By Michael O’Neill

The Pied Piper of Hamelin is a legend dating back to the middle ages.  It’s about a piper dressed in multicolored (pied) clothing who was hired by the villagers in Hamlin, Germany to rid the town of rats.  The piper made his way through the town and lured the rats into the Weser River.

The modern-day version of this medieval tale played out in currency markets this week; this time with the Federal Open Market Committee (FOMC) as the Pied Piper and foreign exchange traders as the rats.

 A EURUSD rally that had been in place since May 11, was broken the day before the FOMC minutes were released. After topping out at 1.1268, EURUSD declined to 1.1168 in anticipation of the minutes revealing a more hawkish bias to the Committee’s interest rate intentions than what was apparent in the May 3 FOMC policy statement. A similar trading pattern occurred in all G10 currency pairs.

FX traders determined that the minutes from the May 3 meeting were doveish and quickly sold the USD dollars that they had bought earlier.

The minutes revealed that at the beginning of May, “most, participants judged that if economic information came in about in line with their expectations, it would soon be appropriate for the Committee to take another step in removing some policy accommodation”. By any stretch of the imagination, that is a hawkish comment.

Yet, traders focused on the line “members generally judged that it would be prudent to await additional evidence indicating that the recent slowing in the pace of economic activity had been transitory before taking another step in removing accommodation”.

Arguably, the second line is why the Fed didn’t hike rates in May.  If so, it is not a reason to believe these minutes are doveish.

At the beginning of April, the US dollar rallied when the March minutes showed the FOMC members talking about shrinking the balance sheet.

The minutes also revealed a “staff” created strategy to shrink the balance sheet.  “Under the proposed approach, the Committee would announce a set of gradually increasing caps, or limits, on the dollar amounts of Treasury and agency securities that would be allowed to run off each month, and only the amounts of securities repayments that exceeded the caps would be reinvested each month. As the caps increased, reinvestments would decline, and the monthly reductions in the Federal Reserve’s securities holdings would become larger”, according to the minutes.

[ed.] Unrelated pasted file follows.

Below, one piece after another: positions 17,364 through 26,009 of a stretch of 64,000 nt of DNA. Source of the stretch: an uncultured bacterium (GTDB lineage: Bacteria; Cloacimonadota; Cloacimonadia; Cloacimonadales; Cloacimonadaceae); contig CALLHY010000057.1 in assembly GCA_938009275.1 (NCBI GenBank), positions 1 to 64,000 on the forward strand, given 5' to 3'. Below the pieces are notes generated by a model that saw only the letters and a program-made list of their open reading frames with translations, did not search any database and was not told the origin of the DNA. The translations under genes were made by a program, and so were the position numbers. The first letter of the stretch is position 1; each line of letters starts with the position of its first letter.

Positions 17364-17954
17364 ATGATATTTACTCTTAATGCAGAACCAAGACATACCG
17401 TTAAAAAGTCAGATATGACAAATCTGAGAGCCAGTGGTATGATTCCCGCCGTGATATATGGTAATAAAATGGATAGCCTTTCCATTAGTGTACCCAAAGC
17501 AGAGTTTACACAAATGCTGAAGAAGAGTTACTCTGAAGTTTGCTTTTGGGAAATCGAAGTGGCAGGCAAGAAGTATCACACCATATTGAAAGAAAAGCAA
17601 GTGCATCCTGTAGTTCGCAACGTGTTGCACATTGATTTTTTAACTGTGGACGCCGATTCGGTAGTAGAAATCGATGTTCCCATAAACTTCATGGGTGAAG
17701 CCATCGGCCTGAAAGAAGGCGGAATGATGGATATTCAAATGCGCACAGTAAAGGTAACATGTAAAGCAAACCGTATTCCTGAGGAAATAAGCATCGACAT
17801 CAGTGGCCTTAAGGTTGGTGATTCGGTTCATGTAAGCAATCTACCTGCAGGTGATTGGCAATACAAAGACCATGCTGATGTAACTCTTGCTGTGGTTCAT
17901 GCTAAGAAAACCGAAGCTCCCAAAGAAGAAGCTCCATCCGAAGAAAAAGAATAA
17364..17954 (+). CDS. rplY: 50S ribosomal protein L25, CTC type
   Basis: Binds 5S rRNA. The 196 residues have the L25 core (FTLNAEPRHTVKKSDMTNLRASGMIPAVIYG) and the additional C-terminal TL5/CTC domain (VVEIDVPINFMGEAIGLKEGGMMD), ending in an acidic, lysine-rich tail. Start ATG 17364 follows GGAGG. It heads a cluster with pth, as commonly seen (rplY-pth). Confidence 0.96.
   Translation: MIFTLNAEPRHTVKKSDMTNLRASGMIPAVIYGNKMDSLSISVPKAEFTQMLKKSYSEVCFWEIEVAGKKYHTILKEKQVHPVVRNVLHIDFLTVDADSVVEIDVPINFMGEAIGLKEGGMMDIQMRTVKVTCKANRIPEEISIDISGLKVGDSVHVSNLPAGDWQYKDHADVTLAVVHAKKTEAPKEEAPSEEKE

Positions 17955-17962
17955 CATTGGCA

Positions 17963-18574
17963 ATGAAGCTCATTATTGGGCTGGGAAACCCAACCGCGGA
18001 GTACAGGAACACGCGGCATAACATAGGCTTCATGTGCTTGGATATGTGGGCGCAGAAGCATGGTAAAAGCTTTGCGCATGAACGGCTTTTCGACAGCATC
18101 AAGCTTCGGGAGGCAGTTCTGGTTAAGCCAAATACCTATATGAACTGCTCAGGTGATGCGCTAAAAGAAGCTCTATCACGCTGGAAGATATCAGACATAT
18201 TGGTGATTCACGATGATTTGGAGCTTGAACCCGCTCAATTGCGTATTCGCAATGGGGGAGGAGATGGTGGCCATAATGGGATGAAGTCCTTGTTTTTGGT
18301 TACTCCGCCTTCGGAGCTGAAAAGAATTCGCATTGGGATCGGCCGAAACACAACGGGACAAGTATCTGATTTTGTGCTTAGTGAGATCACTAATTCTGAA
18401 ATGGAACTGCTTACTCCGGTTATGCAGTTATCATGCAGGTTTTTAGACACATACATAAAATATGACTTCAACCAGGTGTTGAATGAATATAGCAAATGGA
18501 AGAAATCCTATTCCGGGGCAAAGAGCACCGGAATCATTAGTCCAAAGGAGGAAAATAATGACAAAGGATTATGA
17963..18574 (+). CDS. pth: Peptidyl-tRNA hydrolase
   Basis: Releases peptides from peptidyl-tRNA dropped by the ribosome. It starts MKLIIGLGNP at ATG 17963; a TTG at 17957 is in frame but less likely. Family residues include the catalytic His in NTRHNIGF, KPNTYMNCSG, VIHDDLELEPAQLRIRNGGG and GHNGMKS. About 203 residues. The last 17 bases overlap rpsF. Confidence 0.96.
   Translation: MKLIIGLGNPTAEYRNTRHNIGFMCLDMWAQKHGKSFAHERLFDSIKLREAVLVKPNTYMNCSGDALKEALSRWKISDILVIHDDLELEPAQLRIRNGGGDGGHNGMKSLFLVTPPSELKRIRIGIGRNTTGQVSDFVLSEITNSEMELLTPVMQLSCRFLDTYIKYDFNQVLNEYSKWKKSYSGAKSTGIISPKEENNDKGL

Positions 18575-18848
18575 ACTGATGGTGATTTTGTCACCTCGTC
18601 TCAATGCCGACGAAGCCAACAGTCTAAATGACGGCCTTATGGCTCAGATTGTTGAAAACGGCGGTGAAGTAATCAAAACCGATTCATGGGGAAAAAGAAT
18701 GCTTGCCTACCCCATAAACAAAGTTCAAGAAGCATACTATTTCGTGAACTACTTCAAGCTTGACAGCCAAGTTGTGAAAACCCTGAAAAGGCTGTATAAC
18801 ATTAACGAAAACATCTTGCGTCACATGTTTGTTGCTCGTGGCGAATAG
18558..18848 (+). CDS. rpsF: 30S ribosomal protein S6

This was a more detailed balance sheet reduction proposal and “nearly all policymakers expressed a favorable view of this general approach”.

The suggestion of further rate hikes and balance sheet reduction are hawkish. Concluding otherwise and selling US dollars may prove to be an expensive miscalculation.

Stephen Poloz, the Pied Piper of the Bank of Canada has Canadian dollar traders moving like line dancers at a county fair.

“One step forward, two steps back                                                                                 Photo: Google Images

Traders decided that the tone of the May 24 Bank of Canada policy statement was “less neutral” than the tone of the April 12 statement. That’s because the final paragraph was much shorter and skipped the “uncertainties” rhetoric that closed the April statement.

The Canadian dollar rallied, but the BoC was only part of the equation. Soaring oil prices accounted for the lion’s share of the move.

West Texas Intermediate (WTI) has been on a tear since bottoming out at $43.75/barrel on May 4. The prospect that Opec would extend oil production cuts until March 2018 and steady declines in US crude inventories drove WTI to $51.97/b on May 24.  The move got an added boost on speculation that the size of production cuts would increase. Saudi Arabia’s Oil Minister Khalid al-Falih disabused that notion when he reportedly said that the existing agreement would be extended on the existing terms.

Prices have since declined on profit taking but while prices are above $49.50/b, the intraday uptrend is intact.  While oil prices remain above this level, USDCAD gains will be capped.

The Canadian dollar rally also raised doubts about the bullish USDCAD story that had supported prices since April.  Some traders had visions of 1.400 in their eyes, due to a belief that the BoC was doveish, chatter about a housing bubble bursting, widening US and Canada interest rate differentials and lagging domestic economic performance.

Yet, the bearish USDCAD story is not all that compelling.  The BoC will not be raising domestic rates until sometime in 2018 and the oil price rally may be capped below $55.00/barrel.

There is still a lot of USDCAD support between 1.3220 and 1.3340.  The long term USDCAD uptrend from June 2016, remains intact above 1.3120. 

The disruptive influence of President Trump and ongoing geopolitical issues have created an extra few layers of uncertainty into central bank deliberations.

The Pied Pipers of the FOMC and BoC are piping off-key tunes, simultaneously expressing optimism and caution, while leaving FX traders careening in an uneven circle of chaos.